One of the many parts of life that COVID-19 has made worse is the loneliness that many residents of Cedar Rapids and elsewhere have been feeling.
For some, these feelings aren’t necessarily new – they can already be part of someone’s world if family, loved ones, or neighbors have moved away or passed away in the last few years. They may be receiving hospice care as well which can add to the feelings of sadness and isolation. But at least it used to be easier to keep up on social interactions, which now must be put on hold or done in different ways.
The team at Above and Beyond Home Health Care and Hospice are familiar with how things are different now as far as how and where we connect with others.
Many of our clients are in similar situations regarding going out and being social: they are reluctant to visit many places for too long, and they’re also reluctant to have people come over to visit.
It’s understandable. Although we’re still learning a lot about COVID-19, we do know that the elderly and those in poor health are not only vulnerable to catching it, they are also more likely to experience serious, even fatal, cases of it.
While precautions can be taken, such as wearing masks and gloves, trying to stay a certain distance away from people, and washing your hands regularly, there’s still a lot of uncertainty, especially when outside the walls of your own home. For instance, people who may not take the same precautions as you can spread it, as well as people who don’t know they have it.
Though people in the same “unit,” like direct household/family members or roommates, generally stay together and don’t have to wear masks around each other, the people they interact with less often, such as a grandparent on the other side of town, are still encouraged to keep their distance.
And it’s not just COVID either – seniors are also at higher risk for contracting other “normal” pre-pandemic conditions like the flu, pneumonia, even the common cold. All of these can be bad for their health. Some may even require hospitalization which would also increase the possibility of COVID exposure. Although shots can help with some of these, staying away from others still seems like a good preventable precaution.
Plus, there’s the mental health perspective as well: too much isolation can lead to depression, which could affect all aspects of someone’s life, from their appetite to sleep cycles. Going out and exercising can help, but still being able to connect safely is a bigger help.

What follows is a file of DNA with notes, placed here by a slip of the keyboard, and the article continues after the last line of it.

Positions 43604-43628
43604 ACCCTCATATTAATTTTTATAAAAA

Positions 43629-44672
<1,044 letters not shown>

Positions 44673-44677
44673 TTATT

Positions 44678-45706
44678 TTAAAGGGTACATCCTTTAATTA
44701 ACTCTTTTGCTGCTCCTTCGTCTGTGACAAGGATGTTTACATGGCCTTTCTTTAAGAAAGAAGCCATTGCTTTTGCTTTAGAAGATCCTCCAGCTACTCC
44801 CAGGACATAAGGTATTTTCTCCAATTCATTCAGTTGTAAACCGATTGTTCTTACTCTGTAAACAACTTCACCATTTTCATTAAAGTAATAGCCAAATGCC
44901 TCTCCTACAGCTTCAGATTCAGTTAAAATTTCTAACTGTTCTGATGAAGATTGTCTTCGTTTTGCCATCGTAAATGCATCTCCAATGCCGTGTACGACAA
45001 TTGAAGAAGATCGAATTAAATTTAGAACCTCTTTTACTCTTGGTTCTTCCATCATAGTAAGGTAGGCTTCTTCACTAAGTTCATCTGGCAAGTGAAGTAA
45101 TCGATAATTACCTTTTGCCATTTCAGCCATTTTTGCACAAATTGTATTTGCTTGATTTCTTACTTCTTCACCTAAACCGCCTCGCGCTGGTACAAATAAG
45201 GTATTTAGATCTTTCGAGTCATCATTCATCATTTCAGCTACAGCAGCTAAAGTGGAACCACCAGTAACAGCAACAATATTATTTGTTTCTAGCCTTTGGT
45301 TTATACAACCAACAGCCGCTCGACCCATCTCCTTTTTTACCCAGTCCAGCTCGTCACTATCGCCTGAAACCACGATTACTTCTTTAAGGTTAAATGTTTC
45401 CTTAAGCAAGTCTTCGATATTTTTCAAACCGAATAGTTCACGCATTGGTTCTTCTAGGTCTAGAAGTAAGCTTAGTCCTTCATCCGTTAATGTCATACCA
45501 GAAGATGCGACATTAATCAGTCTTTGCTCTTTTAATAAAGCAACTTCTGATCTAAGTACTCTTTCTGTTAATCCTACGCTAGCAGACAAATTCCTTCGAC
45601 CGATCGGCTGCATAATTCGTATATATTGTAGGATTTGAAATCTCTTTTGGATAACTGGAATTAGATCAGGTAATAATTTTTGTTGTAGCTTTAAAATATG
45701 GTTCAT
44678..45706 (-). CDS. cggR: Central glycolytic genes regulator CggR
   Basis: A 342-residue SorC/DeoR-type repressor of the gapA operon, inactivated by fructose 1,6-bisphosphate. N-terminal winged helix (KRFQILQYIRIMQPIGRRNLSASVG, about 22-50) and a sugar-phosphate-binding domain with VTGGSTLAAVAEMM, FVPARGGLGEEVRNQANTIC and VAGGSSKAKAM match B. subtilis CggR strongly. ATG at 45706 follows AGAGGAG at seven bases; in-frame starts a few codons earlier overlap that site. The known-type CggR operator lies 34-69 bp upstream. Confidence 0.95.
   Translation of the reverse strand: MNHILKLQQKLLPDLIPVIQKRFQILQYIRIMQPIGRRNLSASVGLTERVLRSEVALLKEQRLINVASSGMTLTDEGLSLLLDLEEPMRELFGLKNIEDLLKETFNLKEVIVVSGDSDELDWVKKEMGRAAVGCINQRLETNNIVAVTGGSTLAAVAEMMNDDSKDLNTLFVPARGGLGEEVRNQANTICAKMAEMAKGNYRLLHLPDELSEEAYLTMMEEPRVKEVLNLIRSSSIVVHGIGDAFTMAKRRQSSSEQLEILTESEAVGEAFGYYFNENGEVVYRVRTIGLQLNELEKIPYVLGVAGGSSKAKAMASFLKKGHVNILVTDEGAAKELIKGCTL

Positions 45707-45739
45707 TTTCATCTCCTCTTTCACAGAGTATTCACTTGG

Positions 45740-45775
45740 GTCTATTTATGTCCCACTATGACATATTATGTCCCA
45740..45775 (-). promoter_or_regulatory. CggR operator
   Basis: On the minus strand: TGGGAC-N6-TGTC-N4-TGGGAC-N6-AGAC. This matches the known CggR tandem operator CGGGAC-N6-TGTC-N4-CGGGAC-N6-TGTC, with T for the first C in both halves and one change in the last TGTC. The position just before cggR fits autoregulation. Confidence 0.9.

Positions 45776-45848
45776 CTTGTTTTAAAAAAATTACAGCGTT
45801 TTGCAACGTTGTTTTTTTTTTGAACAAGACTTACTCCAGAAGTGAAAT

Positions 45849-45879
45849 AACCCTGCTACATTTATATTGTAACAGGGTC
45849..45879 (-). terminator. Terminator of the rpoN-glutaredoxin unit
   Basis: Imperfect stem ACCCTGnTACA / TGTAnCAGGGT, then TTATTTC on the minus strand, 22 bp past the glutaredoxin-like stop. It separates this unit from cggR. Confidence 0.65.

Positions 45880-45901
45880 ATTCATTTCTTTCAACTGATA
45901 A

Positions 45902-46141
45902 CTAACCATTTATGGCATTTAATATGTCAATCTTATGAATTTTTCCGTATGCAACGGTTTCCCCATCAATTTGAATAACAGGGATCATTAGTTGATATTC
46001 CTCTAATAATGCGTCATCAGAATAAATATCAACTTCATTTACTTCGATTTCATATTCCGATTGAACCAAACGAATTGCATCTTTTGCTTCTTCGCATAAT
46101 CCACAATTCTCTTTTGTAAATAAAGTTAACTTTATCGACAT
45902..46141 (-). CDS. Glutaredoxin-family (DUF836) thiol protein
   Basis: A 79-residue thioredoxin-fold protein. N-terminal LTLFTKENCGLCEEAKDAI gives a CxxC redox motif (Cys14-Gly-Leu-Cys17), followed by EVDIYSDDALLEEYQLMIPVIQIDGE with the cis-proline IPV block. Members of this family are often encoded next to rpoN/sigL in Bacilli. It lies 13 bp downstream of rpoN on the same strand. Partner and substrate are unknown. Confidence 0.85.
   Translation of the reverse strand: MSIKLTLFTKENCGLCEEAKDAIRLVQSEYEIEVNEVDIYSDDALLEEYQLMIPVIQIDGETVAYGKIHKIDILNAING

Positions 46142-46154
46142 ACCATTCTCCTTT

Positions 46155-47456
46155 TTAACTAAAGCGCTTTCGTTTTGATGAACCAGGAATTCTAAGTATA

Ways to interact
Once you start thinking creatively there are several possible solutions to interact with others but do so safely. These tips also can help with National Shut-In Visitation Day, which is celebrated on February 11 this year.
- Go outside. Get your chairs and bundle up. You don’t have to worry about your indoor space being full of aerosolized particles going into the air. Even though it’s cold outside, you can still have a cool-weather get-together but keep your distance. Consider a fire pit that everyone can gather around to stay toasty but not too close. You can even combine it with barbecuing dinner or s’mores but also keep people out of your home.
- Use window visits. Some retirement communities are using this method where a visitor is on one side of the window the resident is on the other. It’s not ideal but you can still hear and see each other and have a good conversation – think of the window as a big sneezeguard! Even if a window can’t open you can still talk through your phones or computers, or hold up posters. Seeing people wave can boost everyone’s spirits.
- Online video chat. If you’ve been holding off on “Zoom”, “Skype” or some of those other video methods because you’re scared they’re too complicated, don’t be! More and more people are using them, more people are understanding how to use them. Even better, they can explain it better to those who aren’t technically savvy. You do need a mobile phone or computer. Some services, such as FaceTime, which comes with iPhones, allow you to have one-to-one video calls. Others let you bring in just about anyone. So you potentially can arrange a virtual family reunion without anyone having to leave their living rooms.
- Movie nights. Miss going to the movies with your friends but don’t want to go into a crowded theater with strangers? Some impacted cinemas are now showing movies on the side of the theater exterior or setting up screens in empty lots – essentially re-creating the drive-in experience. If you’re comfortable with people in your car, masked or unmasked, bring a group. Or drive solo and your family can park next door and you can put both of your phones on speaker to supply conversation commentary.
People are becoming very adaptive to these conditions because we do miss human interaction. Maybe you can come up with some other safe ways to interact.